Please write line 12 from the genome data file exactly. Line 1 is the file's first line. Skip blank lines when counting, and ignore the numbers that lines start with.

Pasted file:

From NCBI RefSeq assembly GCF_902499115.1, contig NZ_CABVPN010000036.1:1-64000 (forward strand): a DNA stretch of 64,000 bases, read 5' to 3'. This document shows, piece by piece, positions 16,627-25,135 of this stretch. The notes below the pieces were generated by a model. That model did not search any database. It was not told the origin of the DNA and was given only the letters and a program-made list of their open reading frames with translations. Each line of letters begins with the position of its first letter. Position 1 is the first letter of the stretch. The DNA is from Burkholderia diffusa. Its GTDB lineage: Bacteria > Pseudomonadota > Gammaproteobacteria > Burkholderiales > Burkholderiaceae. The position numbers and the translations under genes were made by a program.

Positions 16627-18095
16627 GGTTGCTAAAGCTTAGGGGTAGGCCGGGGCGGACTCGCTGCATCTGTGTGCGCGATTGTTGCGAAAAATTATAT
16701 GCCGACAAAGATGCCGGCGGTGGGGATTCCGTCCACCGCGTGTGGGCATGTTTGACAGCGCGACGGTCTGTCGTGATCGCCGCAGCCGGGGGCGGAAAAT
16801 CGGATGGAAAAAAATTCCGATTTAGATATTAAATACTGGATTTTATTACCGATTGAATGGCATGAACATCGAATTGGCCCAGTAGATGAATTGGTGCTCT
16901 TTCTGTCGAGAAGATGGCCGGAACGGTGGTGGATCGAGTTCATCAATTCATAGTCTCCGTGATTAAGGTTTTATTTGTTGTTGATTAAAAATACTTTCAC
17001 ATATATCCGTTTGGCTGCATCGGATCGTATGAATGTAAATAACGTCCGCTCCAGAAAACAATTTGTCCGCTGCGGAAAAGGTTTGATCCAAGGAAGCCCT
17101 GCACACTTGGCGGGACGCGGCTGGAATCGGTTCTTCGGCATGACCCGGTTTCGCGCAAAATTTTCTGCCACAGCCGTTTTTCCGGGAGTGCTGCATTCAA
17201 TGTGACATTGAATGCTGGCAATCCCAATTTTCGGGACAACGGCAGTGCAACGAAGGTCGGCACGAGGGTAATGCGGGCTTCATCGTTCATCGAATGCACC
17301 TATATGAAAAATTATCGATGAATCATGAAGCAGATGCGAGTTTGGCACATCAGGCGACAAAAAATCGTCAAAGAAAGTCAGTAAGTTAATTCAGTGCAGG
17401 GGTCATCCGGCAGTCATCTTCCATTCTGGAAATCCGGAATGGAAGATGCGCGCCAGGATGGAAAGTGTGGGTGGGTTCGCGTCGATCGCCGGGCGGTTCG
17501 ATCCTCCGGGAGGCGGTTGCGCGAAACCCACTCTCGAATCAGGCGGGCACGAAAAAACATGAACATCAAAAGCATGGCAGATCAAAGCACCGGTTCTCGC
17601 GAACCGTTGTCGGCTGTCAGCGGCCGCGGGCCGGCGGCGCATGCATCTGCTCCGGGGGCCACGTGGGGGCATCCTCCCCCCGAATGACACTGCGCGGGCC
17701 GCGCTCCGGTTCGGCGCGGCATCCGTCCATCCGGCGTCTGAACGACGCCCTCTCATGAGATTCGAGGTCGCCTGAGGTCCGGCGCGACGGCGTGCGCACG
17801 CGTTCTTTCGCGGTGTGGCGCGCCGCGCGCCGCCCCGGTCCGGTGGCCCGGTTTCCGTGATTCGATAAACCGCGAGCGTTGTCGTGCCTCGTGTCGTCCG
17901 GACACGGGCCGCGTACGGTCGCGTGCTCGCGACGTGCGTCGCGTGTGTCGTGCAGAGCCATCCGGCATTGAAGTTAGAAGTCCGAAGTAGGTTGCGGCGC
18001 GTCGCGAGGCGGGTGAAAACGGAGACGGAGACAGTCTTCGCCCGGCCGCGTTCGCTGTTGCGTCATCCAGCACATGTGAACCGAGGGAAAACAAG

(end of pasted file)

17501 ATCCTCCGGGAGGCGGTTGCGCGAAACCCACTCTCGAATCAGGCGGGCACGAAAAAACATGAACATCAAAAGCATGGCAGATCAAAGCACCGGTTCTCGC